Updated at 3:12 p.m. ET
The first sentence of Yahoo’s Wikipedia page now reads, “Yahoo! Inc. was an American multinational technology company.”
Yahoo’s Internet properties officially became Verizon’s properties Tuesday, as the telecom giant finalized its $4.5 billion acquisition.
And Marissa Mayer officially became Yahoo’s last CEO. She is expected to receive a compensation package of more than $23 million as she exits the company, according to a regulatory filing.
Although Mayer’s fate under Verizon was uncertain, her resignation was a frequently predicted outcome. The country’s largest wireless carrier got Yahoo and its more than 1 billion monthly users at a bargain price following years of turmoil at the Internet provider — high CEO turnover and uncertain direction, culminating in the disclosure (while the merger was pending) of massive data breaches that happened under Mayer.
After the disclosure of the hacks, Verizon lowered its bid for Yahoo to $4.5 billion from $4.8 billion. (Yahoo’s biggest value is in its stakes in the Chinese online retail giant Alibaba and in Yahoo Japan, which will remain separate under a new brand called Altaba.)
Taking over for Mayer will be former AOL CEO Tim Armstrong. Verizon has placed him at the helm of a new digital subsidiary, called Oath, that will house Yahoo’s brands together with the previously acquired AOL brands. These include HuffPost, TechCrunch, Yahoo Sports, Yahoo Finance, Yahoo Mail, Flickr and Tumblr, among others.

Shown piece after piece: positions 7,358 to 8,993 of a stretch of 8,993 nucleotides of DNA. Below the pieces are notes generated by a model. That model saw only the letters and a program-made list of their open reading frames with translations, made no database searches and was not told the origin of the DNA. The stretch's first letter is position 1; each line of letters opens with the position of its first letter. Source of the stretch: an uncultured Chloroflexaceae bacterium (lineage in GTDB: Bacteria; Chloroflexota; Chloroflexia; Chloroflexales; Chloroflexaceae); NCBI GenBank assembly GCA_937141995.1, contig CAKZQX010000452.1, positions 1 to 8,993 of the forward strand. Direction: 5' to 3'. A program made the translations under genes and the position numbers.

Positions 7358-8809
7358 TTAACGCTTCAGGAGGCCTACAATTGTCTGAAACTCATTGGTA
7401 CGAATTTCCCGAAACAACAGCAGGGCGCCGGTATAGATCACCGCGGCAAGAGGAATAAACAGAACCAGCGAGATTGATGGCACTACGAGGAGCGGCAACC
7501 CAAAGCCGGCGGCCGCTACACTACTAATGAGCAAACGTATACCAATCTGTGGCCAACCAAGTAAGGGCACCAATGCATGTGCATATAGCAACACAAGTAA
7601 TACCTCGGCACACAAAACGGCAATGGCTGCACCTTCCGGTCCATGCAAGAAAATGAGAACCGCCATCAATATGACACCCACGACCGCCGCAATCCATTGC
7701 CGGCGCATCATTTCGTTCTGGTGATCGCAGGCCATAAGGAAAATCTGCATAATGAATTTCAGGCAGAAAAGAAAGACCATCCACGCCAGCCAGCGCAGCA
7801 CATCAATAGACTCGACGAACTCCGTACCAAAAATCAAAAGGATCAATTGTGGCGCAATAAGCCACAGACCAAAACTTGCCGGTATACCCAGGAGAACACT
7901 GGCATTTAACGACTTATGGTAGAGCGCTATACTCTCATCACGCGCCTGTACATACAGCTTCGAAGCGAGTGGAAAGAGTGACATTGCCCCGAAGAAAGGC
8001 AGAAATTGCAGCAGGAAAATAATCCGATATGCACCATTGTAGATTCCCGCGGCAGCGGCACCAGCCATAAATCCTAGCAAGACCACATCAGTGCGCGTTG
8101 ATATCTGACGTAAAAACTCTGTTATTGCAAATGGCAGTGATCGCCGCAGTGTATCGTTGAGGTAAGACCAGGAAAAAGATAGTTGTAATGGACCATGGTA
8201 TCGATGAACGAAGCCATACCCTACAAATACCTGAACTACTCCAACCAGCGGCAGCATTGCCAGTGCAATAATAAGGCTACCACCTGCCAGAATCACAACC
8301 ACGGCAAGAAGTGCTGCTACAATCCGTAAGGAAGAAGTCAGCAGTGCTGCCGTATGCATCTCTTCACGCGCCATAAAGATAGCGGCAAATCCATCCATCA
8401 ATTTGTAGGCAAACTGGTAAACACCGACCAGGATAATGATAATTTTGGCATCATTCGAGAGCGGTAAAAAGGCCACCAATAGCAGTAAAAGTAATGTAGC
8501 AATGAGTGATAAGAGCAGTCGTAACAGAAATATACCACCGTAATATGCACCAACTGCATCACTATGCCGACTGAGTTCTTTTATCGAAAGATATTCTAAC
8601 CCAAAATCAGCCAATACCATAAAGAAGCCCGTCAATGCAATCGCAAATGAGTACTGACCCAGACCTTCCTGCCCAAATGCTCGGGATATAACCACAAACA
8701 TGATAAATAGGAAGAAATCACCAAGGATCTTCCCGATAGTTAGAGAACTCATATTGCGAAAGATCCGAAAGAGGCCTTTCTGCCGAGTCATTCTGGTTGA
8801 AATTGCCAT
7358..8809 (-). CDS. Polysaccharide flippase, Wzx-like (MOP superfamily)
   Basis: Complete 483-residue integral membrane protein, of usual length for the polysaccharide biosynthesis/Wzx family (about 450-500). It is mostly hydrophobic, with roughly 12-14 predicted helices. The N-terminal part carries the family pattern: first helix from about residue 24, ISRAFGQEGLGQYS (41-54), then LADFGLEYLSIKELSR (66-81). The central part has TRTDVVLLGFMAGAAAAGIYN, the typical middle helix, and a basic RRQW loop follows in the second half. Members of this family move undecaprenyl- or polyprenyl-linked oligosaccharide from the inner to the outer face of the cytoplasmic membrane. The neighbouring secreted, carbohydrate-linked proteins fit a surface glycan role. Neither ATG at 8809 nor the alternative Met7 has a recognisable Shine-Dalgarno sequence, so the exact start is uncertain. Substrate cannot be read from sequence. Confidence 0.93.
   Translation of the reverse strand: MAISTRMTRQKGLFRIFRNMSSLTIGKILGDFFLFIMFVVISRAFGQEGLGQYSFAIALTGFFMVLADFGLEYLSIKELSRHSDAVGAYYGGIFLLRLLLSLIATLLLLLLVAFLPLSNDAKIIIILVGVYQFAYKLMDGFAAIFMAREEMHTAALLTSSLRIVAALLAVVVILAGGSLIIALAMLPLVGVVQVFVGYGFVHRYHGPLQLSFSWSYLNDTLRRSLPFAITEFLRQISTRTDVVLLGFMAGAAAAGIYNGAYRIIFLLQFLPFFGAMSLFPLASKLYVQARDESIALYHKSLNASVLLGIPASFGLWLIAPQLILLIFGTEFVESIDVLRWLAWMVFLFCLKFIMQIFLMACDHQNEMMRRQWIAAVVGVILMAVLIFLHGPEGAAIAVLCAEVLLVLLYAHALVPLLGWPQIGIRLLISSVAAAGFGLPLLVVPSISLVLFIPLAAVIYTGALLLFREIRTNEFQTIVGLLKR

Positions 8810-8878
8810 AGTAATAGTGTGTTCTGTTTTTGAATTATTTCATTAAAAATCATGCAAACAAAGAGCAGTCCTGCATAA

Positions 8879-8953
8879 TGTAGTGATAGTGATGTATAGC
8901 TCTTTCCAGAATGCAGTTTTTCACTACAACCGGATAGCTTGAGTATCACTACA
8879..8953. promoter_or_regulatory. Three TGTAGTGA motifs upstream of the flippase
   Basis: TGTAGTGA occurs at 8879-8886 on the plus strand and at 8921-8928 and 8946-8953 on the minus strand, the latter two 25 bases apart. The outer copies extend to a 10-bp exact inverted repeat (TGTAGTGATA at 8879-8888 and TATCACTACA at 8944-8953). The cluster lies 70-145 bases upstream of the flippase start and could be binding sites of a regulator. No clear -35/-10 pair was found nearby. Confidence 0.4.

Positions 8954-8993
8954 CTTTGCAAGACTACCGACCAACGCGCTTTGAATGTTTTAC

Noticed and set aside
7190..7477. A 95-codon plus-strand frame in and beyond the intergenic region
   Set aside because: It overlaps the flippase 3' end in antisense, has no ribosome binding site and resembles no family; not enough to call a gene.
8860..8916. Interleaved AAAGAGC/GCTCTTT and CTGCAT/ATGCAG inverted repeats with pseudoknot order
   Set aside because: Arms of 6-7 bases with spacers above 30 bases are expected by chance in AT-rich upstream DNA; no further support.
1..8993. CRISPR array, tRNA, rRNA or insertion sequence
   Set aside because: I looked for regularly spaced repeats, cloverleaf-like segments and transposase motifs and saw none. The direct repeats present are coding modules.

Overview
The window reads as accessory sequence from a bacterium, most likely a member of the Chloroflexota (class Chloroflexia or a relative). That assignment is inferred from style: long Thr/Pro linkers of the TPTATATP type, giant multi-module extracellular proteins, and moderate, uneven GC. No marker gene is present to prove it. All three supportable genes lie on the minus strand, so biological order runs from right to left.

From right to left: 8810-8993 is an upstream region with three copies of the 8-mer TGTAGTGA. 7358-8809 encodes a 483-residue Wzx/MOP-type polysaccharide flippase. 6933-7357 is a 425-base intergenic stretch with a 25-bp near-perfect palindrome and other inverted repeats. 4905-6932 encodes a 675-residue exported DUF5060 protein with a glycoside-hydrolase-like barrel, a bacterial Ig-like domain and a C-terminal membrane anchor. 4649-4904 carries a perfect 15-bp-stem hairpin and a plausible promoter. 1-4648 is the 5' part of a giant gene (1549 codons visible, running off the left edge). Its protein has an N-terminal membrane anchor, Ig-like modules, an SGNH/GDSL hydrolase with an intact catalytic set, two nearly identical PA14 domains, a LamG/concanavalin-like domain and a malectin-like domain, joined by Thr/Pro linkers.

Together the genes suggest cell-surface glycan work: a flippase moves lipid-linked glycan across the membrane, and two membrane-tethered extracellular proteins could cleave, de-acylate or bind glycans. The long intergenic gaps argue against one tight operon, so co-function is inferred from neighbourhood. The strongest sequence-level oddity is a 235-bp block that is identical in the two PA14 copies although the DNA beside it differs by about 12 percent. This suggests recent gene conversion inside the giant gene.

“Given the inherent changes to my role, I’ll be leaving the company,” Mayer wrote in a post on Tumblr on Tuesday, titled “Nostalgia, Gratitude & Optimism.” In it, Mayer thanks Yahoo employees and lists various accomplishments in which she says Yahoo’s team “rebuilt, reinvented, strengthened, and modernized” the company and its products.
“Looking back on my time at Yahoo, we have confronted seemingly insurmountable business challenges, along with many surprise twists and turns,” Mayer wrote, signing off with: “Yaho-o-oo! Marissa”
Verizon and Oath confirmed Mayer’s departure in the last paragraph of Tuesday’s press release about the deal, ending with: “Verizon wishes Mayer well in her future endeavors.”
The purchase of Yahoo’s core Internet business is Verizon’s ongoing play to sprawl its digital-media presence and break into the digital-advertising market, where it could become a No. 3 to the dominant duo of Google and Facebook.
“Now that the deal is closed, we are excited to set our focus on being the best company for consumer media, and the best partner to our advertising, content and publisher partners,” Armstrong said in a statement.